Kayleigh McEnany Says She Warned Reporters Not to Buy Russia Bounties Story

Former White House press secretary Kayleigh McEnany is saying she warned reporters about buying into a New York Times story about Russia putting bounties on American troops.

"I was asked dozens and dozens of questions about the Russia bounties," McEnany recalled on Fox News Friday afternoon. "I cautioned reporters on the first day the story came out and I said, 'Do not be so quick to buy this New York Times story. This information is unverified. There are dissenting opinions in the intelligence community. Do not run with this narrative. It's just simply not true and not the case.'"

Last summer, a report from the New York Times claimed that American intelligence officials found that Russia's military intelligence secretly offered Taliban-linked militants bounties to kill remaining U.S. troops in Afghanistan.

The story sparked massive outcry from Democrats that former President Donald Trump's fondness for Vladimir Putin had endangered American troops.

However, on Thursday, the Biden administration announced that U.S. intelligence officials had "low to moderate" confidence in the reports of bounties.

Without walking back on the story entirely, a senior administration officials said, "This information puts a burden on the Russian government to explain its actions and take steps to address this disturbing pattern of behavior."

When asked about the story on Thursday, current White House press secretary Jen Psaki said the administration "felt the reports were enough of a cause for concern that we wanted our intelligence community to look into this report as a part of this overall assessment."

Kayleigh McEnany
Then–White House press secretary Kayleigh McEnany participates in a briefing at the White House December 15, 2020. In response to new statements made by the Biden administration, McEnany said she previously warned the media about running with a "New York Times" report from last summer that Russia had put bounties on U.S. troops. Alex Wong/Getty

McEnany argued that the story was not only unfairly pushed by the media, but that it had detrimental impacts on military families whose loved ones were deployed at the time.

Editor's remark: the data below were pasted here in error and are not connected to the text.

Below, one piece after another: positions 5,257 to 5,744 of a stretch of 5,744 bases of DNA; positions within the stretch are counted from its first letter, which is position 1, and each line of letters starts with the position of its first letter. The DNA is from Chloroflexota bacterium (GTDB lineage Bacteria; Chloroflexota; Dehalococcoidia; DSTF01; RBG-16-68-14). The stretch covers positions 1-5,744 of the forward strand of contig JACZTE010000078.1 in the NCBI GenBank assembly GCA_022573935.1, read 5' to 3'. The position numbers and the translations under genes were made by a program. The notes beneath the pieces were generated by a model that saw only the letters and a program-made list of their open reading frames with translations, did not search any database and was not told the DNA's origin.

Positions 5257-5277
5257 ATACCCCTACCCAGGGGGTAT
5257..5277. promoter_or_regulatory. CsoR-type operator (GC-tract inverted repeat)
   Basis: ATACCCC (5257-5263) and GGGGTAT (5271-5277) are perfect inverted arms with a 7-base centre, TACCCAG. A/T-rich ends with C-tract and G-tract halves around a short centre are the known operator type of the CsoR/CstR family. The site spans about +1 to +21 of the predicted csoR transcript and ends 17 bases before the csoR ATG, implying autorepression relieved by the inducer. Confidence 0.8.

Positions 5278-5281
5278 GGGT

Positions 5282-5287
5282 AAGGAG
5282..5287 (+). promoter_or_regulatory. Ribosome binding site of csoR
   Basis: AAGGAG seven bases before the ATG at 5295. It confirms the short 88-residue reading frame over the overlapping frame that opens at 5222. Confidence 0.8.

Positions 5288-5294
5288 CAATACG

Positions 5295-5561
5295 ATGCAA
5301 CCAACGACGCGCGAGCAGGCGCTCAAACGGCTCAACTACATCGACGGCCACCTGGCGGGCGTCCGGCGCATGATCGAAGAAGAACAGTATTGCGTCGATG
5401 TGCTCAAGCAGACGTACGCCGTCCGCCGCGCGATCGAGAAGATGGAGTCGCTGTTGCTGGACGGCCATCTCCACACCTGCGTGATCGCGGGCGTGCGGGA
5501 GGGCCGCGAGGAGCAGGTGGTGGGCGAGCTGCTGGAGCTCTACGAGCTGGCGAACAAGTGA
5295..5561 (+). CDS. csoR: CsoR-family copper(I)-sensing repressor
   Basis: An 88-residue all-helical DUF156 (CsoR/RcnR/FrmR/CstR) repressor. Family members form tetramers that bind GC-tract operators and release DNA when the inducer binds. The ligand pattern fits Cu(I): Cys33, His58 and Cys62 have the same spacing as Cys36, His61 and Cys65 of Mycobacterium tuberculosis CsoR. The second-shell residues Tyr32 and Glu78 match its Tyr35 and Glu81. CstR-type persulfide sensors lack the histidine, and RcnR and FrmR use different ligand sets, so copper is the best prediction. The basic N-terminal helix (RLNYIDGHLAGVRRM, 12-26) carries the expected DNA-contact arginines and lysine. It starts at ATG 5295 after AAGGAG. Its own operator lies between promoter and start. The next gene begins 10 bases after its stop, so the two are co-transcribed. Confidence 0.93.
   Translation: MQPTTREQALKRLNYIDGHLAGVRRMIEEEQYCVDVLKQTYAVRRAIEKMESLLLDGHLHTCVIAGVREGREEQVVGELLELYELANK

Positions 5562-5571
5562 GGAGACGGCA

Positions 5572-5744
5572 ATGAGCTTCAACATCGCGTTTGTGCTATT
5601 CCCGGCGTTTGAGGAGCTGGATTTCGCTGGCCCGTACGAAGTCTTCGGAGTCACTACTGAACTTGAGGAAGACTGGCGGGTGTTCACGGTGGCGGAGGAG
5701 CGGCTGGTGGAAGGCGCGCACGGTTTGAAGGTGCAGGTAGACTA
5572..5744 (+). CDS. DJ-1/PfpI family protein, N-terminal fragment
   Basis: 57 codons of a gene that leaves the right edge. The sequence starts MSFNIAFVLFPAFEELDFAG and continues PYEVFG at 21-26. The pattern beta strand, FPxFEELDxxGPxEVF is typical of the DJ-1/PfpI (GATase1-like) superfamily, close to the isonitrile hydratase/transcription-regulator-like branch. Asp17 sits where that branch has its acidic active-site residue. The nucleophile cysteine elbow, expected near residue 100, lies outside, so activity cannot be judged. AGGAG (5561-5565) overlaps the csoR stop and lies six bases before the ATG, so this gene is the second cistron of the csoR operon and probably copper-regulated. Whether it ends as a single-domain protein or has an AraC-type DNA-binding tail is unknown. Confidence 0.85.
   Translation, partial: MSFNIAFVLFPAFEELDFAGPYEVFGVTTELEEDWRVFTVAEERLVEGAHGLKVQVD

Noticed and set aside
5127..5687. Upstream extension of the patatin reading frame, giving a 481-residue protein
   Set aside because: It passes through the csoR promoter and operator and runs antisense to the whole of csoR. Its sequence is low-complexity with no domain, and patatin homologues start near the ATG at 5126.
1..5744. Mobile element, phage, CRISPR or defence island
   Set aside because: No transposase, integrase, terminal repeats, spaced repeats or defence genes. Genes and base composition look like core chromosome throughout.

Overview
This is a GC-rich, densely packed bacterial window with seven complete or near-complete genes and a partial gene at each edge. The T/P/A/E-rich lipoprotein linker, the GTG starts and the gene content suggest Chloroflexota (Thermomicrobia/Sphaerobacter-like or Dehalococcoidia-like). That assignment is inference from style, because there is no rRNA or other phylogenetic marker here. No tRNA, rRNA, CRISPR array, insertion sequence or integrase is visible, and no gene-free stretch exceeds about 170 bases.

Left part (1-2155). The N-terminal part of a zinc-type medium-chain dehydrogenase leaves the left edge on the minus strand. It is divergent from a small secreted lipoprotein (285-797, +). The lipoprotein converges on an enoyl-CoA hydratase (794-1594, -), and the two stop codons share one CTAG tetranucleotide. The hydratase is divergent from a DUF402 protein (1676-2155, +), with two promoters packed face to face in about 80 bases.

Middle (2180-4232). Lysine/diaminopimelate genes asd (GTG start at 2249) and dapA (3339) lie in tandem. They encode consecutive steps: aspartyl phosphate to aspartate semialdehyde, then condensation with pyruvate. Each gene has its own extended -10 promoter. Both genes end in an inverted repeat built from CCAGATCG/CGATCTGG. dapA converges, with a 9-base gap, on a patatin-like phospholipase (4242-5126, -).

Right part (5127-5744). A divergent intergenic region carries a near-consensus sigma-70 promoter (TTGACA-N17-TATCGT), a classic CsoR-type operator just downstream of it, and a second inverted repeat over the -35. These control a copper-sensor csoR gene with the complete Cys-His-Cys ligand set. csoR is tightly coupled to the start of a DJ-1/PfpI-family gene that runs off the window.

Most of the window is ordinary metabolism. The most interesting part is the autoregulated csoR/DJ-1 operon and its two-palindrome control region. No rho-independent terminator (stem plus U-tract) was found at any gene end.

"Not only did they run with [the story], it is remarkable if you take a walk through memory lane, at The New York Times convincing military families, who had their loved ones killed in action, that in fact Russia bounties were probably to blame," she said. "And not only that, but their commander-in-chief, President Donald Trump, just simply didn't care."

"It was a heinous allegation. They ran with it. CNN dropped the word 'alleged' from their reporting. The Washington Post said they had verified their reporting and then went on to give President Trump four pinocchios over it," McEnany continued. "It was amazing. It was a story, a narrative that set in the summer. One that took hold and was so heinous at the heart of it that the commander-in-chief would not care about United States military men and women in the line of battle. It was egregious and I'm glad this day of accounting has come."

Trump's treatment of military members has previously been subject to scrutiny.

News outlets reported in the past that Trump disparaged U.S. troops and veterans by calling them "losers" and "suckers," claims that his administration disputed. But Democrats and Joe Biden used these reports as a major line of attack against Trump during the 2020 presidential election.

On Thursday, the Biden administration imposed new sanctions against Russia in response to Russia's interference in the 2020 election and its alleged role in the SolarWinds hack.

In retaliation to these sanctions, Russia's foreign minister announced on Friday that the government plans to expel 10 American diplomats and ban other American officials from traveling to Russia.

Newsweek reached out to The New York Times for comment but did not hear back before publication.